Commodities trader and miner Glencore has stepped ahead of Sinopec to be the buyer of Chevron’s assets in South Africa and Botswana in cooperation with a consortium of black economic empowerment (BEE) shareholders.
Glencore has joined forces with a consortium of BEE shareholders and an employee trust, which own 25% of the Chevron business in South Africa, to take control of a 100,000 barrel a day refinery in Cape Town and 820 gas stations operating under the Caltex brand in a deal worth $1 billion.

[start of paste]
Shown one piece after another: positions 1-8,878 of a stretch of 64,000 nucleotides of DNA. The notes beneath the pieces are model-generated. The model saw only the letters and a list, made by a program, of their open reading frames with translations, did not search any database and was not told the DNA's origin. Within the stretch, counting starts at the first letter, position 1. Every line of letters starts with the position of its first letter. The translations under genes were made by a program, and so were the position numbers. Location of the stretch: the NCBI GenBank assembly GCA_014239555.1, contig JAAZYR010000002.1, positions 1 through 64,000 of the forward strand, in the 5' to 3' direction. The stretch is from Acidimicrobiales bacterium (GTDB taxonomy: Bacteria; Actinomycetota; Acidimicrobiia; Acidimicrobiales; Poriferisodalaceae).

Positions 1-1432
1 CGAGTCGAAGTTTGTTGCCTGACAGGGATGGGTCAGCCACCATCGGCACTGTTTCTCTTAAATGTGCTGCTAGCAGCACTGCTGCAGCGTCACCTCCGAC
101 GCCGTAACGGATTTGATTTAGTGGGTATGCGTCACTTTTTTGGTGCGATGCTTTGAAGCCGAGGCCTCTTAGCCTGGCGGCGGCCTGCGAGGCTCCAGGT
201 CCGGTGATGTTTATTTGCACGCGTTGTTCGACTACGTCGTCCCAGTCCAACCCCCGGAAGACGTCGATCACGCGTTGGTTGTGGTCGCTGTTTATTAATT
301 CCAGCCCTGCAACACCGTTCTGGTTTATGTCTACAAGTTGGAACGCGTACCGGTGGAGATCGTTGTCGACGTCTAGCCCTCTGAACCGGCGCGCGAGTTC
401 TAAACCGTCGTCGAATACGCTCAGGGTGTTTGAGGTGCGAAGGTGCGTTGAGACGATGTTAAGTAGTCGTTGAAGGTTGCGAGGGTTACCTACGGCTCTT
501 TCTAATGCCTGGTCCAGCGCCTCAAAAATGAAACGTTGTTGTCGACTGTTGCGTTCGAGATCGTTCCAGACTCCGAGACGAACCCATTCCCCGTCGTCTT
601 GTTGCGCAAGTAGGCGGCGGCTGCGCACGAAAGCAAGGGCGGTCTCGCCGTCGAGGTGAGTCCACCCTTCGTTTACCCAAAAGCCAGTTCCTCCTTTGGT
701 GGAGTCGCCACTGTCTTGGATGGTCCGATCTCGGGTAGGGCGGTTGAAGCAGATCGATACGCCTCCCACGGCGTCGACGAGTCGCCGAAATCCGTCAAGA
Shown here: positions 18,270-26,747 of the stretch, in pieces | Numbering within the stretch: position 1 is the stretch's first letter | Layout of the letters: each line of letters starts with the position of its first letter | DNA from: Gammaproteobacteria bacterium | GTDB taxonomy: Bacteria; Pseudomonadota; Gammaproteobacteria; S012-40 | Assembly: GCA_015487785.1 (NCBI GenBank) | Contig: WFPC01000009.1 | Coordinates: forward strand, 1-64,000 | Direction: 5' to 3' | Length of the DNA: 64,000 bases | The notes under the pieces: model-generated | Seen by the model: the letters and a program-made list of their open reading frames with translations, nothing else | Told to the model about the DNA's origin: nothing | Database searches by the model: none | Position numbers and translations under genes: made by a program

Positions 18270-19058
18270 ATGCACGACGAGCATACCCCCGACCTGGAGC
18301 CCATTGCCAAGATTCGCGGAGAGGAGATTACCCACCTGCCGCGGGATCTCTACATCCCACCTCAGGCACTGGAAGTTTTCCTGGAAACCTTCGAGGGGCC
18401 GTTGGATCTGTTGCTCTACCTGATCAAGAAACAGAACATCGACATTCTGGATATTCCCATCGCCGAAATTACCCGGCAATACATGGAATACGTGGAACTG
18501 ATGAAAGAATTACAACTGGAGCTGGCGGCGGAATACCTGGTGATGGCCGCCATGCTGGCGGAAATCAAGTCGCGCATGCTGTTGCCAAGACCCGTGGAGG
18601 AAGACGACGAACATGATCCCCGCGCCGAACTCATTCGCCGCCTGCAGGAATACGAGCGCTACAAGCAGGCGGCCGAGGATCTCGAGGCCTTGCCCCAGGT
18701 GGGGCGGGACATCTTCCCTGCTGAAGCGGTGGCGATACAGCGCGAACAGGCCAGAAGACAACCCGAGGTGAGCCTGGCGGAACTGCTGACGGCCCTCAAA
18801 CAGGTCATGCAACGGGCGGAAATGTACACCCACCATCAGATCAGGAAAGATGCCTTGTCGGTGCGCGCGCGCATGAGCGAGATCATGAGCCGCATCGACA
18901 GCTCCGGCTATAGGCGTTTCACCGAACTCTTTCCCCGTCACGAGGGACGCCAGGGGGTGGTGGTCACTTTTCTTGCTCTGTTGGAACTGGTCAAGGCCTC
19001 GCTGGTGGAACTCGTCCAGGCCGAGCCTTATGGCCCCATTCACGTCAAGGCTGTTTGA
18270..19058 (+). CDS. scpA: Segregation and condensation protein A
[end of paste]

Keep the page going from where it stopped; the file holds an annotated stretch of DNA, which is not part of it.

This represents a major coop for Glencore as Chevron has already agreed to sell the business to China Petroleum & Chemical Corp, known as Sinopec, report Reuters.
The swift change in the deal started when the BEE partner of Chevron exercised a pre-emption right and began looking for a partner to fund the buyout. To battle racial inequality, South Africa’s companies are required to have a BEE partner that holds around 25% of the stake.
Glencore announced the deal on Friday by stating it would pay $973 million for a 75% stake in the business, which has a 19% market share in the gas station sector.